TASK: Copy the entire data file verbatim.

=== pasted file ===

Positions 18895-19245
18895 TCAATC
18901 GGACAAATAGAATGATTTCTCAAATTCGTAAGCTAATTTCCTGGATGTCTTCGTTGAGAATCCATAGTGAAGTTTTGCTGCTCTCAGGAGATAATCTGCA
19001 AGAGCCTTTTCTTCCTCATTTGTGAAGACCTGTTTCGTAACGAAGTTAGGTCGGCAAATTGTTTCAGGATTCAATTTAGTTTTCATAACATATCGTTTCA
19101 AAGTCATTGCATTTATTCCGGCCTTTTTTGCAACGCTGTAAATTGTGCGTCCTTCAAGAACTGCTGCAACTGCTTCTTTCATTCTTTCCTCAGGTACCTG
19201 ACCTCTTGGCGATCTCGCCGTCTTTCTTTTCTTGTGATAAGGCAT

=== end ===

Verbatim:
Positions 18895-19245
18895 TCAATC
18901 GGACAAATAGAATGATTTCTCAAATTCGTAAGCTAATTTCCTGGATGTCTTCGTTGAGAATCCATAGTGAAGTTTTGCTGCTCTCAGGAGATAATCTGCA
19001 AGAGCCTTTTCTTCCTCATTTGTGAAGACCTGTTTCGTAACGAAGTTAGGTCGGCAAATTGTTTCAGGATTCAATTTAGTTTTCATAACATATCGTTTCA
19101 AAGTCATTGCATTTATTCCGGCCTTTTTTGCAACGCTGTAAATTGTGCGTCCTTCAAGAACTGCTGCAACTGCTTCTTTCATTCTTTCCTCAGGTACCTG
19201 ACCTCTTGGCGATCTCGCCGTCTTTCTTTTCTTGTGATAAGGCAT